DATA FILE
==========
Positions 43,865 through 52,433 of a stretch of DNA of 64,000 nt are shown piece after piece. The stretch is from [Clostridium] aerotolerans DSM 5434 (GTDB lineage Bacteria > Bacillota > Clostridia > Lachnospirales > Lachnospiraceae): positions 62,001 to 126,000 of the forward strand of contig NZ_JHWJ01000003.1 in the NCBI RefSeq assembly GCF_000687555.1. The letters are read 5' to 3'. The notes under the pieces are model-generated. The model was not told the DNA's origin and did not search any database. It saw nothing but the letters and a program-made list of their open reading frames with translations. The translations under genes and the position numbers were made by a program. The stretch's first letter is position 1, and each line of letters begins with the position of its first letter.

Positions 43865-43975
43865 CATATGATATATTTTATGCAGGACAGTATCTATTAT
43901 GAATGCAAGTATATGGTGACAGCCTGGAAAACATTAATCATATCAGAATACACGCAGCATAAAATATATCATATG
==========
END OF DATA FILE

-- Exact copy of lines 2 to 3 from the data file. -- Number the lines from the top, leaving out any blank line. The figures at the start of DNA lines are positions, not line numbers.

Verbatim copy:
Positions 43865-43975
43865 CATATGATATATTTTATGCAGGACAGTATCTATTAT